Drive about 250 miles south of The University of Texas at Austin and turn down a dusty road on the edge of Port Aransas (population: 3,370) to a cul-de-sac of sand-colored buildings, and you’ll discover UT’s Marine Science Institute. Far from Austin, it’s the rare UT unit that doesn’t make its home in the state capital.
Instead, it resides on the end of Channel View Drive, just a short walk from the open waters of the Gulf of Mexico. Here, along an extended jetty, sentinel-like pelicans with their webbed feet and long bills perch on ragged rocks, and the slippery heads of sea turtles perforate the dark waters. An enormous, salmon-colored freighter lumbers along the horizon. In the distance, the large metal skeleton of an offshore oilrig stands out.
Oilrigs are a common sight along this sloping stretch of Texas shoreline, both a sign of commerce and a reminder of the largest oil spill in history, the Deepwater Horizon disaster that occurred two years ago. At the Marine Science Institute, a team of UT researchers recently won a $7 million grant from the Gulf of Mexico Research Initiative, which is funded by BP. Operated autonomously, the initiative puts an expert panel of scientists and other peers to work studying the far-ranging ramifications of the Deepwater Horizon spill.
The oldest research center on the Gulf Coast, UT’s Marine Science Institute was first established when a red tide algal bloom caused a massive fish kill—and all of the oyster beds were closed in Texas. E.J. Lund, a zoologist with The University of Texas, built a shack on the shores of the Gulf in order to study the dead fish firsthand.
“They didn’t know that there were red tides at the time,” Buskey explains. “They just knew that there was a big fish kill.”
Since then, the institute, with a team of 14 professors and 30 graduate students, has developed an international reputation in marine science. Most of the scientists conduct research projects in the Texas coastal area, as well as in different regions of the world. Studies range from the hormonal mechanisms of fish to the ecology of subtropical seagrass. (A visitor’s center is open five days a week, so people of all ages can learn more about the research and wildlife of the area.)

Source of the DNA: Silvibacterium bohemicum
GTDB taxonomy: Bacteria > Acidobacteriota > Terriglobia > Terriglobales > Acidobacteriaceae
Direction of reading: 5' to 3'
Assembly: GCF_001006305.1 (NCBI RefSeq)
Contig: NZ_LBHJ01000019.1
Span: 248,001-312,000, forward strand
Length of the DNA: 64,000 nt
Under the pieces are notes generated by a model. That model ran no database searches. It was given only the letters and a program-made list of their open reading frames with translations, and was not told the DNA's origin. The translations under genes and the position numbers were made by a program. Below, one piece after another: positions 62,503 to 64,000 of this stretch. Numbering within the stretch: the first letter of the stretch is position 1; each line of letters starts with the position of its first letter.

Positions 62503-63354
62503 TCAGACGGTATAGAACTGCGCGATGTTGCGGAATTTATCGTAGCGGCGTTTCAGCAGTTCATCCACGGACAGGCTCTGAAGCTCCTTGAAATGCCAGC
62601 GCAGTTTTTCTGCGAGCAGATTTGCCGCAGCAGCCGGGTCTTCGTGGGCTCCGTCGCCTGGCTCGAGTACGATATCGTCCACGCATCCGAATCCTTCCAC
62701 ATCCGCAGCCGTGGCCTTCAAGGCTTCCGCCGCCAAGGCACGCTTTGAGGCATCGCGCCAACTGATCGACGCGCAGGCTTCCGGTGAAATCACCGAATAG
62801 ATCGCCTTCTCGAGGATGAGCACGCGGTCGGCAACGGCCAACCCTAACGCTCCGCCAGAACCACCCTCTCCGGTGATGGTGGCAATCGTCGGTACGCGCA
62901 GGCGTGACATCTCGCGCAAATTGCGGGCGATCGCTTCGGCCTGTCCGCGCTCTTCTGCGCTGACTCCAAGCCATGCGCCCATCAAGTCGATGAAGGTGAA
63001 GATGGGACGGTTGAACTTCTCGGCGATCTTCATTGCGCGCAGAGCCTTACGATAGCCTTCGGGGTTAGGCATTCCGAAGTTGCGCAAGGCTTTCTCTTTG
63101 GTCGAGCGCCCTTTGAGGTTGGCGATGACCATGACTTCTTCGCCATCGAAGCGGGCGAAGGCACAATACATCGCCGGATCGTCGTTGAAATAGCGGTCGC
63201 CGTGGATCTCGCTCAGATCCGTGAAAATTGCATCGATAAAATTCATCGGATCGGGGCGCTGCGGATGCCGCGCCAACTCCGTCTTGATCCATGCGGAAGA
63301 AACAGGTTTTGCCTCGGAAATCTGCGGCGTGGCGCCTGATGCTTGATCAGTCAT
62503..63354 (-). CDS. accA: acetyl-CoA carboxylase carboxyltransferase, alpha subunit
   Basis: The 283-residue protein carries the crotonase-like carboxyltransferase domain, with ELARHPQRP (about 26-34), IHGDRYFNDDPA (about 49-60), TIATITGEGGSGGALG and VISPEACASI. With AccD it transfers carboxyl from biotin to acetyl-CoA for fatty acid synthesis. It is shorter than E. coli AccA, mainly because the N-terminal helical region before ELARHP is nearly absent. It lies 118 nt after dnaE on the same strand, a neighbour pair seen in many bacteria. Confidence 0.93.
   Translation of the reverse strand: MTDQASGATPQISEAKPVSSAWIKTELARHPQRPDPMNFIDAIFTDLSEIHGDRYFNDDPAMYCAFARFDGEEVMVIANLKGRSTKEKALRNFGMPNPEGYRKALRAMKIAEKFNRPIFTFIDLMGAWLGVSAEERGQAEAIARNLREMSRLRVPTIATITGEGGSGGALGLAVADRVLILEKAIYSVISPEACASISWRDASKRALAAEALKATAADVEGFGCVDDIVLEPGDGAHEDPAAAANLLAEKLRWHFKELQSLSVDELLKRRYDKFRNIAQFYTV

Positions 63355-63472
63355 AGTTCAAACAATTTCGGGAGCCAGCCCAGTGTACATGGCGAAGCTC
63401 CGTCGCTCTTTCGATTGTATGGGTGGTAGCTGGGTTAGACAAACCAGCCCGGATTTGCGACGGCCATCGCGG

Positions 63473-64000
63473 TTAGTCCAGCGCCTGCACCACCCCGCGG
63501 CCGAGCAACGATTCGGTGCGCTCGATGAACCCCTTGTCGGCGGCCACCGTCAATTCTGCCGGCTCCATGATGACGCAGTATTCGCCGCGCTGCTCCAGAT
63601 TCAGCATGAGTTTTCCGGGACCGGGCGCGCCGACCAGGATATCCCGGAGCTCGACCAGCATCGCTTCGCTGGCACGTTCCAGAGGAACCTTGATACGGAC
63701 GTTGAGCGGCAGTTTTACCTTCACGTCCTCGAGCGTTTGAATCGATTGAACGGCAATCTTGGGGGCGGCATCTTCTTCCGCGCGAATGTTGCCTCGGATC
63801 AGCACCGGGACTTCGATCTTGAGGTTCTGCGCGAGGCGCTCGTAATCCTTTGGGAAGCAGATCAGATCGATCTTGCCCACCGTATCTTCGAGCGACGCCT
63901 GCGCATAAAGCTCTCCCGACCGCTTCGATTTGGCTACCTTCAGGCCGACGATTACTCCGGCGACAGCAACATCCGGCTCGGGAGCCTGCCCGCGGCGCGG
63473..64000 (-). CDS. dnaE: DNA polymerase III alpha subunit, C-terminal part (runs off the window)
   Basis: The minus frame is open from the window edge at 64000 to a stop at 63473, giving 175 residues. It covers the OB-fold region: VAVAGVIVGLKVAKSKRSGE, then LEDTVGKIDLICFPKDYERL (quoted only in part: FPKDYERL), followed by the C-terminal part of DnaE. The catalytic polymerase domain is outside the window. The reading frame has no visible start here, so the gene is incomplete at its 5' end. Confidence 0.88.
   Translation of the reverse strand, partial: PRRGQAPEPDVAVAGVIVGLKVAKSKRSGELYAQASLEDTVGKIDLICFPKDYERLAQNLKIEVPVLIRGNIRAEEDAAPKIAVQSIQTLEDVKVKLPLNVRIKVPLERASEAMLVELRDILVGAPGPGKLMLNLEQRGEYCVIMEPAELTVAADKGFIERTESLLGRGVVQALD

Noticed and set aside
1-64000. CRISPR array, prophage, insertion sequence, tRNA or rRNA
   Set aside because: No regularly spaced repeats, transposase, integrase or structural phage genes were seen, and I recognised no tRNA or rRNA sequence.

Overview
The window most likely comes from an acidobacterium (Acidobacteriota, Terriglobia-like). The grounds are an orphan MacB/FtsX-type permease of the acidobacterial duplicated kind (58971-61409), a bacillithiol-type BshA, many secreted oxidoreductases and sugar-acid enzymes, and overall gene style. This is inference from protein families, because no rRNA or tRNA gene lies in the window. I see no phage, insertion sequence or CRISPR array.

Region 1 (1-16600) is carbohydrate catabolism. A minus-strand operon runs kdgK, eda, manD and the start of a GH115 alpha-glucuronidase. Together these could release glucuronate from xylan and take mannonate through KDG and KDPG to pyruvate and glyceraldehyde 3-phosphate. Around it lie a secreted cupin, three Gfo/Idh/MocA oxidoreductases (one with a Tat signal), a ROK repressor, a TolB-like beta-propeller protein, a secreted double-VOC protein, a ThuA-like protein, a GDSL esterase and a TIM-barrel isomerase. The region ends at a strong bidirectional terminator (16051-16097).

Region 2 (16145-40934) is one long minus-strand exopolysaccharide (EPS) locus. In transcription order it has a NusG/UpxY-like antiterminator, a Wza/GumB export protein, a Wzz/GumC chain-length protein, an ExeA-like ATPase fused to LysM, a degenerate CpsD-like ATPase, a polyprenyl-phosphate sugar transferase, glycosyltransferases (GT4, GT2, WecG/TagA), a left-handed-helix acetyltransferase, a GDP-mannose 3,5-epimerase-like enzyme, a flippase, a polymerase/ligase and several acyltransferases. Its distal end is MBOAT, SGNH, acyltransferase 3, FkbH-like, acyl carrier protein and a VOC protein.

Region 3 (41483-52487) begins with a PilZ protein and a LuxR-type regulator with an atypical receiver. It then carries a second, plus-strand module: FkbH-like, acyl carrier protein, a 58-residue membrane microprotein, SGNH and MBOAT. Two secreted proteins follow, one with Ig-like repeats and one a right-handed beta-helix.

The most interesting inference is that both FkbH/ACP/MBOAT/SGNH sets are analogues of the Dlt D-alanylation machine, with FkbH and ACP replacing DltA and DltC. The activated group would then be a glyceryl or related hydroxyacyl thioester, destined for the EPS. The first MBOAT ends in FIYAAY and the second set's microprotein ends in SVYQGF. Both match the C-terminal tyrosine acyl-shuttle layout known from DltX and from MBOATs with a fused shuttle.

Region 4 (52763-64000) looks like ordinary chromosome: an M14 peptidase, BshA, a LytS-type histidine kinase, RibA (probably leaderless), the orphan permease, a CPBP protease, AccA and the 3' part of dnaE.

For the Deepwater Horizon project, Buskey and other UT researchers will be working with an international cohort of scientists and engineers from six other institutions from as far away as Norway. Together, this group plans to study the physics of how oil and water interact. They will also be learning more about the dispersants (or detergents) that were used on the surface as well as underwater at the head of the gushing oil well.
“We want to understand how the dispersants affected the breakup of the oil and the entire ocean community,” Buskey says. “We’ll look at the bacteria that break down the oil and how [the oil] interacts with the plankton, because these organisms form the base of the food chain in the ocean.”
At the Norway facility, engineers will stimulate an underwater oil blowup—and then cameras will record the size distribution of the oil and how that changes with the use of different kinds of dispersants. “One of the things that we want to do is look at alternative dispersants and compare how they work and their impact on the marine ecosystem,” Buskey says. “Another oil spill is going to happen. Basically, we are looking at ways that we can minimize the damage and learn lessons from this event.”
Buskey and his team will be studying the oil in enclosed tanks at a facility in nearby Rockport. “We’ll be able to add waves and movement and the turbulence of the water,” he says, “so we’ll understand precisely what happened to the food web.”
The group will also use a high-speed, digital holography for their studies of planktonic organisms. “We can create three-dimensional holograms of small spaces in waters,” Buskey adds. “This will allow us to locate all of these particles, look at them, and track them in three dimensions.”
The project will take place over three years, and if all goes according to plan, the team will apply for additional funding from the Gulf of Mexico Research Initiative that could extend through the decade. “It’s commendable how BP handled the funds,” Buskey says. “It could have been distributed through state agencies. Instead, they went to the best scientists in the world and asked for proposals that were then evaluated through a peer-review process.” For the first round of grants, more than 70 proposals were received, and eight consortia were awarded substantial funds.
As the studies are being completed, Buskey and his fellow researchers will be free to publish their findings. BP won’t have any direct involvement with the research and hasn’t required the scientists and engineers to sign confidentiality agreements (which was the case for the Exxon Valdez spill in 1989). “Scientists are supposed to be independent and committed sources of hopefully the best information that they can get,” Buskey says.
At the Marine Science Institute, many of the oil-related experiments will happen in the $21 million state-of-art new building that houses new laboratories and administrative offices for the department. “Collectively, we were heartbroken by the events of the oil spill,” Buskey adds, “ and it has inspired us to work with the problem as well.”
Top: Below 15 feet of ice in Cape Evans, Antarctica, a diver examines the effects of anchor ice formation on the ocean community as part of UT Marine Science Institute research. Photo by Ken Dunton.
Bottom: Students in the Marine Science Institute’s summer estuarine ecology class. From left: Orian Tzadik, Amanda Padilla, George Mills, and Crystal Whitford. Photo courtesy University of Texas Marine Science Institute.
Lin Quan Chun:
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